Neil Hennessy is chairman, chief investment officer and founder of Hennessy Funds, a mutual-fund company based in Novato that was founded in 1989.
The company, with 23 employees, has 14 funds, including five domestic equity funds, three that include some bonds, and six sector and specialty funds. Hennessy Advisors, a separate company that is publicly traded, is the investment manager that services and markets Hennessy Funds.
North Bay Business Journal interviewed Hennessy on April 4.
What is the current valuation of total assets of Hennessy Funds, near $7 billion?
We are at about $6.7 billion.
In the last month or so, the market has shown renewed volatility?
All we hear is that we’re in the ninth year of the bull market and it has to end. Nobody gives any reasons why it should end. When you look back at the 1982 to 2000 period, it (market) was up each year with the exception of 1990, when it was down half of one percent. In the beginning of that period, we had 18 percent inflation and 21 percent interest rates.
In October 1987, we lost 25 percent (22.6 percent) of market value in one day. Unbelievable. The Nasdaq was up 86 percent in 1999, euphoria. We knew that was going to come to an end. There is no euphoria in this marketplace.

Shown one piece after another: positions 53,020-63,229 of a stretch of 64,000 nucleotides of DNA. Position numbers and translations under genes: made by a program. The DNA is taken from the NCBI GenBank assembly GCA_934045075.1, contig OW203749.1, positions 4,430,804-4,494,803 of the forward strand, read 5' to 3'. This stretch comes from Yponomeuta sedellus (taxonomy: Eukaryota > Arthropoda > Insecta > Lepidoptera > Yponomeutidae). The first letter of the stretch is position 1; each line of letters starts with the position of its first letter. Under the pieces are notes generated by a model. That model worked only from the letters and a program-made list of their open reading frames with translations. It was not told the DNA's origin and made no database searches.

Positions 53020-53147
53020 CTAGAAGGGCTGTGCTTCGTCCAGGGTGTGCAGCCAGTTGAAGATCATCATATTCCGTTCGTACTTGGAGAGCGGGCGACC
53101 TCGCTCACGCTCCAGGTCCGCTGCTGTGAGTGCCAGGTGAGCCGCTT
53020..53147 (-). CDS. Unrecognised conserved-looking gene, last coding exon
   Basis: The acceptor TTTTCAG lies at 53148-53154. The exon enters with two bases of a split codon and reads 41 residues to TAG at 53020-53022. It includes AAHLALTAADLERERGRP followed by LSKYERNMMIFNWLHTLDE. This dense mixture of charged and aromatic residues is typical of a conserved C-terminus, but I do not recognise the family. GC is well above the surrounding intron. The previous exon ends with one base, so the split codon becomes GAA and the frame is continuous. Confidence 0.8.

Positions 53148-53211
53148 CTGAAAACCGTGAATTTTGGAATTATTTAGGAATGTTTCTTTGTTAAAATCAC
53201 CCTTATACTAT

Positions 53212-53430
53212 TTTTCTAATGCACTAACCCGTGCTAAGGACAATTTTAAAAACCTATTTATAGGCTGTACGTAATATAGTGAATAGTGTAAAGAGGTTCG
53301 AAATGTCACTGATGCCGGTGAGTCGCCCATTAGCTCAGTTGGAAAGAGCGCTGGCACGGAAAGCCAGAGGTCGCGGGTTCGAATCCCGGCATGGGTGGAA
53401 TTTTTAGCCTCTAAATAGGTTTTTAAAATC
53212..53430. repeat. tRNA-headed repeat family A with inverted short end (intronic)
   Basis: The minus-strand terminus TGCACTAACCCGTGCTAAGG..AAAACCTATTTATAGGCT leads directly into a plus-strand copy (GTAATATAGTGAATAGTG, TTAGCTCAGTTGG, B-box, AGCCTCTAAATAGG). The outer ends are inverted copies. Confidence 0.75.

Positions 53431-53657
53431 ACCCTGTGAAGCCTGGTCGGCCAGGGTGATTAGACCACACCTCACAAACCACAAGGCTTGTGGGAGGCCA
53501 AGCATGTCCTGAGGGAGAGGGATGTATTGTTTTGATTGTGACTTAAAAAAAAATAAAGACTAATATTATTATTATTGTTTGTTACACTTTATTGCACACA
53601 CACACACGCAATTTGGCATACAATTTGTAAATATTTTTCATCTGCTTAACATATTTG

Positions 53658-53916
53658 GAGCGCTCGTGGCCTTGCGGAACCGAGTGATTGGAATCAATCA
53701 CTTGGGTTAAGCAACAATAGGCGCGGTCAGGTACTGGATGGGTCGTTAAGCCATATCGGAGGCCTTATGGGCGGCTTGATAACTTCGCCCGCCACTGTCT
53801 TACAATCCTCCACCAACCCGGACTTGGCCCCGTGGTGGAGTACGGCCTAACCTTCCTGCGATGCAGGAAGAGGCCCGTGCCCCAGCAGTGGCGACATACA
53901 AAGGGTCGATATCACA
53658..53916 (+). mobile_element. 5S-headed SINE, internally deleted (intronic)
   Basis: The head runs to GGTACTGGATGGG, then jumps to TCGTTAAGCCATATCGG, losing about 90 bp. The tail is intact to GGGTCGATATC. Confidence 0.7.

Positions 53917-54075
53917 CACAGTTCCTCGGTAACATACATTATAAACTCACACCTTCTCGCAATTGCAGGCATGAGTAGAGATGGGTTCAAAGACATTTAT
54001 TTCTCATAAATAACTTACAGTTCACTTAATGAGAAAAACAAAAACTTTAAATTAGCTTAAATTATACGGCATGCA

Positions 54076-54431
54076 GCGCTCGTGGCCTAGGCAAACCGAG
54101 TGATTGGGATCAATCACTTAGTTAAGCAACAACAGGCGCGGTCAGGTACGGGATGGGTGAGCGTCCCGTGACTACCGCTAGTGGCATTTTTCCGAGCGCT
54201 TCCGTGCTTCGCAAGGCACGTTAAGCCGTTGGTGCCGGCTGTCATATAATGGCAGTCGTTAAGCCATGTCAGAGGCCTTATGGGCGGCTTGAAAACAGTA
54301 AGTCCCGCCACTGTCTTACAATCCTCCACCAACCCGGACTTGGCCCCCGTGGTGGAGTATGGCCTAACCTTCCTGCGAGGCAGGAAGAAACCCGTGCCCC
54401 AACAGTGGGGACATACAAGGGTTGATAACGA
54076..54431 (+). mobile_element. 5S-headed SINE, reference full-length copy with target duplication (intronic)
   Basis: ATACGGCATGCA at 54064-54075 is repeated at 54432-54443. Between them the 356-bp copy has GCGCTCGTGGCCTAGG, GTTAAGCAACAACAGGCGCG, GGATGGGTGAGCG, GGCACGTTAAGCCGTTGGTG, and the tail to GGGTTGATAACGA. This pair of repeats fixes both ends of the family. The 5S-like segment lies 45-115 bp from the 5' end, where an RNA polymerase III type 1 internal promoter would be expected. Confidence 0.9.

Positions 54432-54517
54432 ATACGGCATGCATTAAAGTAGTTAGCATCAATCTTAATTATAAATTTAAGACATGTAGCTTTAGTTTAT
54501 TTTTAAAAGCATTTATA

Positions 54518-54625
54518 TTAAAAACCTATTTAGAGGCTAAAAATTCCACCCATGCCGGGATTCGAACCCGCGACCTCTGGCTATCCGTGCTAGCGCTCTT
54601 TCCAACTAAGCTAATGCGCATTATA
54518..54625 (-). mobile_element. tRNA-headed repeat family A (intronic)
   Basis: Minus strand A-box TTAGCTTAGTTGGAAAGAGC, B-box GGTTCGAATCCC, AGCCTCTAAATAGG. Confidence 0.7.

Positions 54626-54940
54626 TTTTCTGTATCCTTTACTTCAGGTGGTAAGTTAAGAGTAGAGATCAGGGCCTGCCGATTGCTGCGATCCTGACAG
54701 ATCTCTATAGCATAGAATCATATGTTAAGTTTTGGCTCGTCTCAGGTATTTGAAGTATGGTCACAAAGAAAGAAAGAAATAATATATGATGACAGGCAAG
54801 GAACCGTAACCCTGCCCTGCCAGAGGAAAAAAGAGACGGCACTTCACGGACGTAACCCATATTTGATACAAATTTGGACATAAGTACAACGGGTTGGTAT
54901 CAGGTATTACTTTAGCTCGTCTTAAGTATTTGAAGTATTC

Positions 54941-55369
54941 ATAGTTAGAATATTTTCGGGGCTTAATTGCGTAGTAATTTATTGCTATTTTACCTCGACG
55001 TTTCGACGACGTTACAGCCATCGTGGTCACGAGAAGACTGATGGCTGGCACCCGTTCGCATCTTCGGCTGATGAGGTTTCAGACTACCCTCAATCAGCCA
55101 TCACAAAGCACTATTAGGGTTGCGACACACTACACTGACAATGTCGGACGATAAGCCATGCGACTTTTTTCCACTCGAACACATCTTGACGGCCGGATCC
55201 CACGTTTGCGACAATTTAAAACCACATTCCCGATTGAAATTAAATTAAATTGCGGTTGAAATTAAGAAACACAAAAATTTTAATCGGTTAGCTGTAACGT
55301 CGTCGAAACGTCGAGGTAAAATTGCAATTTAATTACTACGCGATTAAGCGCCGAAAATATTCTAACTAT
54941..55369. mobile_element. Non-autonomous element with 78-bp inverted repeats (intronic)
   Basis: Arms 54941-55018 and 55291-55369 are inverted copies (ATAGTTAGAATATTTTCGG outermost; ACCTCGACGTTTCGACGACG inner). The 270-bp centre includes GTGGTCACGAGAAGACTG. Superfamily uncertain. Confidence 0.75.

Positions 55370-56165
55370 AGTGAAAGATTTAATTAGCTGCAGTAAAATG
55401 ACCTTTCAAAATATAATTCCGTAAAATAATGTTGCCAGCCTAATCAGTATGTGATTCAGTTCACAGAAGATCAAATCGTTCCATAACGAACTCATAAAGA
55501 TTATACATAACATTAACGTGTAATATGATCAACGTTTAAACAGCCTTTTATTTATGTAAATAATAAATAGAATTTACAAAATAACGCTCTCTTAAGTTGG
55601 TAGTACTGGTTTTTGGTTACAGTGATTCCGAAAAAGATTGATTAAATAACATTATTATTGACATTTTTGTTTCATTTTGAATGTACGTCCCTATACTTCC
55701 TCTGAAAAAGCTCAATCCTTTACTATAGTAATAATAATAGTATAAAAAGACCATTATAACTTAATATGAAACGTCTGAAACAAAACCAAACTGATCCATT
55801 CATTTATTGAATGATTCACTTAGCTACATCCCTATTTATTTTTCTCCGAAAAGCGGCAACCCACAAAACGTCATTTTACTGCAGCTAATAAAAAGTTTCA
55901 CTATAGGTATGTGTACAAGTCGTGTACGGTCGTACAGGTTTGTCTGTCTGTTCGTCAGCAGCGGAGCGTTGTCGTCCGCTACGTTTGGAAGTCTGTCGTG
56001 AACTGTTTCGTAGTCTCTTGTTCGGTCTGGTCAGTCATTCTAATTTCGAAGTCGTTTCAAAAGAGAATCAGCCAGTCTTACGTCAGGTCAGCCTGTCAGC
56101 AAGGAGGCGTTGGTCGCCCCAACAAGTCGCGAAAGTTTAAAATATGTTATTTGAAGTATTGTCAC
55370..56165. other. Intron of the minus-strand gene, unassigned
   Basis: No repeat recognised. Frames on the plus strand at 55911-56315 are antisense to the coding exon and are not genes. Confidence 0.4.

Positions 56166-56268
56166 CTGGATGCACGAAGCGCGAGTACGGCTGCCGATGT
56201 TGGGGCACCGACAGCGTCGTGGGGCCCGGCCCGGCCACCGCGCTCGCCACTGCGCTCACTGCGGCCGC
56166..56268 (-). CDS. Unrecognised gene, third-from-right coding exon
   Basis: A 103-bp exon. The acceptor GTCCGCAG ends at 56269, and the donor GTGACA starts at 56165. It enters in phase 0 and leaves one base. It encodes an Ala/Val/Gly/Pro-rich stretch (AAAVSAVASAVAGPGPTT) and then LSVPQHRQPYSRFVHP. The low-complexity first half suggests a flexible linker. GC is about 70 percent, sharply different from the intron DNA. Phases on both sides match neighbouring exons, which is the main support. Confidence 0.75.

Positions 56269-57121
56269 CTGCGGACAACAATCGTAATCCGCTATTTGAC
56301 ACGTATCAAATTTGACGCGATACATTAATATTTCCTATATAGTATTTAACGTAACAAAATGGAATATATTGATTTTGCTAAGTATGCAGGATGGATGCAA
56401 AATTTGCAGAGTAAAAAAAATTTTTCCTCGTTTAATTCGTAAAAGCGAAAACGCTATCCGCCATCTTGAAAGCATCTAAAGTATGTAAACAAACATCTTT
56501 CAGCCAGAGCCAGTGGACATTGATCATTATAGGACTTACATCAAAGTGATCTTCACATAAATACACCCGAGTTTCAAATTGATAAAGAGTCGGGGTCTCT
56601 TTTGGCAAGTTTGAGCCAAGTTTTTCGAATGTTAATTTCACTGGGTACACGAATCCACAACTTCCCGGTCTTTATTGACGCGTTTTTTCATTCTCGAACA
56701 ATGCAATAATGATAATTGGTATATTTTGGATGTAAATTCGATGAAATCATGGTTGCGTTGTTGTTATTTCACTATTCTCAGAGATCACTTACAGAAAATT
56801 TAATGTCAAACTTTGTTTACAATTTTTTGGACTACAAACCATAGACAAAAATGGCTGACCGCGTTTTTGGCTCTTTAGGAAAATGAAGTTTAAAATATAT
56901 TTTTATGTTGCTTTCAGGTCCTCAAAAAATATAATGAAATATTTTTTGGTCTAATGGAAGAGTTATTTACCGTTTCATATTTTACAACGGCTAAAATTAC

If we were to bring Alan Greenspan (former Fed chairman) in here, he would not say there is “irrational exuberance”?
No. Absolutely not. There is no euphoria. They call me the ultimate bull. There was euphoria that crept into the real estate marketplace in 2004, 2005. (Buyers put) no money down, didn’t have to qualify. The euphoria went away (with drop of nearly 45 percent in some markets). In 2008 and early 2009, (many) banks went (or appeared to go) broke. They weren’t broke.
Bank of America made a good deal to buy Merrill Lynch during that crisis, in 2009 (all-stock deal initially $50 billion that turned out closer to $20 billion)?
Yes. But in late 2008 and 2009, customers were still able to go to the bank and get cash, write checks and have them cashed.
Everything worked in most banks?
Everything worked. When I look at today’s market, corporate earnings have been very healthy through a difficult regulatory climate. Businesses figured out how to continue to make money.
How to manage Dodd-Frank (Wall Street Reform and Consumer Protection Act, 2010)?
Bankers had to incorporate it and figure out what to do.
It made banks with less than about half a billion dollars in assets hard to manage because of the cost of compliance?
Big business loves regulation. They have all the people to do it. It affects small businesses. More regulation puts small businesses out of business. We already had disciplinary measures in place, especially in the securities industry.
The market (Dow) is at about 24,000. Could we go to 30,000 or 40,000?
We are on the way to 30,000.
How long? Two years?
In the next three to five years. The Dow Jones is selling for about 19 times earnings. You take into account the new tax law (corporate taxes dropped this year from 35 percent to 21 percent) and we are at 15 to 17 (times earnings) range.